Thursday, September 10, 2009

Cleaning the beach

Every year, the Ocean Conservancy runs an International Coastal Cleanup -- environmental activism that has become the largest volunteer event in the world, with more than 400,000 volunteers in over 100 countries. This year, thanks to...well, us...it's happening in Liberia.

The 24th International Coastal Cleanup, Robertsport-style, will be a relaxed community event with community members volunteering and a few dedicated ex-pats showing up to help me with photos, organization and just participate in general. The beach has gotten really dirty over the rainy season, with lots of plastic washing up to color the shoreline with juice boxes and detergent bags, thin plastic bags that sea turtles eat because they look like jellyfish and then die (did you know Liberia has 4 of the 5 species of sea turtles in the world?) and sometimes an empty vaccine stopper or two that wash up (or down from the nearby hospital).

We're going to put something like this together on the second Saturday of every month, meeting in the morning to organize into teams lead by our Surf Liberia sponsored surfers. There will be a small competition for who picks up the most trash on the surfing beaches between Shipwrecks and the campsite, and a community meal served under the cotton tree for local volunteers.

We've gotten good reactions from the community, partly because I suspect they're intrigued by anything we do and we've been talking about this for months, and they actually care a lot about how their beach looks. Over the last week or so, the children who walk with me to my surf sessions have been pointing out the new trash washing up in the water, which they tell me comes from the ships that pass and dump their garbage. Some of it is foreign, but I suspect most of it is not.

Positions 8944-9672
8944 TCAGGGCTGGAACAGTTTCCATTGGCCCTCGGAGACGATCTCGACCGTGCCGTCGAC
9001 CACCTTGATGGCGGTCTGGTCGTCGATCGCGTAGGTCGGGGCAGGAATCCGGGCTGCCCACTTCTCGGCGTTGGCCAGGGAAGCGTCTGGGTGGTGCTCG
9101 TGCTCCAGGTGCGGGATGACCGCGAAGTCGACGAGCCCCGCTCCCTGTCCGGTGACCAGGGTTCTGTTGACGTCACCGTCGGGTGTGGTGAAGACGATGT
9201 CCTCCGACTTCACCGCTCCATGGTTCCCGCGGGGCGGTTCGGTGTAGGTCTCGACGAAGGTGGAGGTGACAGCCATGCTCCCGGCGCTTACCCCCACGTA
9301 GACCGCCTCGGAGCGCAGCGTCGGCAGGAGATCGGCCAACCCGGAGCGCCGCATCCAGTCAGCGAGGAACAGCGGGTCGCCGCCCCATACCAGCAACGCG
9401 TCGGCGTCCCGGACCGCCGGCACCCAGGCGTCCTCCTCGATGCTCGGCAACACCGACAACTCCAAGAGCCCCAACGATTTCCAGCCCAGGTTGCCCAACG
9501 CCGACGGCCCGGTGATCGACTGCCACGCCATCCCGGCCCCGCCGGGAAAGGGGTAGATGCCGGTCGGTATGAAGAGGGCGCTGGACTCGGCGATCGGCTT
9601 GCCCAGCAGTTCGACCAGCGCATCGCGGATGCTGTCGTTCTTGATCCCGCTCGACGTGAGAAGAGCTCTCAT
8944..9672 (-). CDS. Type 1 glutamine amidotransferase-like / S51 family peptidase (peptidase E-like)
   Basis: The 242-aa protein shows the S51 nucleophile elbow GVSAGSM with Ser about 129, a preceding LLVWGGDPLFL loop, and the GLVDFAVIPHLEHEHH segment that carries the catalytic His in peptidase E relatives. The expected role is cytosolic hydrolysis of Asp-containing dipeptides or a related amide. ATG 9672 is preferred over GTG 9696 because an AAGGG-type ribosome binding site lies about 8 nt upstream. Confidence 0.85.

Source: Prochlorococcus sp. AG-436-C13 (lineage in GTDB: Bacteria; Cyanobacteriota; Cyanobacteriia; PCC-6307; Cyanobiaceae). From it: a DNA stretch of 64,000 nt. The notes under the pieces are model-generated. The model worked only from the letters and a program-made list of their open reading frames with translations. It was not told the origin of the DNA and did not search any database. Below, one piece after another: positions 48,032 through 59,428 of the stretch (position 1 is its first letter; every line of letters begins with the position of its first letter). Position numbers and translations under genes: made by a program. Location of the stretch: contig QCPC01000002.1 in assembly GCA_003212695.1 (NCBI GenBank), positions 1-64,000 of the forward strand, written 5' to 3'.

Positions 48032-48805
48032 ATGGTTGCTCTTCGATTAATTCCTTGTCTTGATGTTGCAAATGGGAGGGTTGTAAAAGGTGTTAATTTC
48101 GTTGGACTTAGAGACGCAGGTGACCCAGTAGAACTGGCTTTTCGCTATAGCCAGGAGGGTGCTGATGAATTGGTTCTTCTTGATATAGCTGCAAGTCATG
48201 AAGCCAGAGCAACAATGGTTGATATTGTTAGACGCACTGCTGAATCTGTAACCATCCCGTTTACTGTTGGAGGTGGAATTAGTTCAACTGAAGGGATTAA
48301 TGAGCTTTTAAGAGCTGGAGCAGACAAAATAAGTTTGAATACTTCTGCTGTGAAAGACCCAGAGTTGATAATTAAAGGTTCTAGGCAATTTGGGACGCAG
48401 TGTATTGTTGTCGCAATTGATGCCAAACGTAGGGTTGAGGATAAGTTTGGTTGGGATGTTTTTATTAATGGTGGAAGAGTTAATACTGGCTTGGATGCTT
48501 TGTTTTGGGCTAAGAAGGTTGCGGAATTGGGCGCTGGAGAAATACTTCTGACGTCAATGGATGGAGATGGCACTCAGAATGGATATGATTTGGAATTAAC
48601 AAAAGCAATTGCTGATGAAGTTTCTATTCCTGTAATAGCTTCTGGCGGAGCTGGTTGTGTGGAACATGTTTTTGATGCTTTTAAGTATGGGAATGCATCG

The formal sector in Robertsport is also very supportive. Musa, the owner of Nana's Lodge, is supporting us wholeheartedly, paying for the purchase of bowls and spoons, and the community meal to be shared by the local volunteers. The Superintendent of Grand Cape Mount County may be attending, and so may the Mayor -- a lovely elderly woman who lived in Robertsport all through the war and who I look forward to sharing about in the future. I wrote a press release, so we'll see if we end up in the local news!

The team leaders and I will be keeping data on what the trash we collect and, over time, we'll be able to inform a thoughtful trash-reduction program with the community, maybe replacing some single-use plastic items with more durable ones, or providing plastic alternatives.

If you'd like to support our efforts, visit The African T-Shirt Company -- our new fund-raising site that sells merchandise -- and buy a Clean the Beach t-shirt!

1 comment:

  1. Awesome! Is most of the trash plastic? It would be amazing to do something with it, no? I wonder what can be done. That stuff is so toxic. I remember that the Zabalin (sp?) in Cairo used to melt the plastic down into new plastic chairs. That seems pretty involved. I wonder what else can be done.

    ReplyDelete

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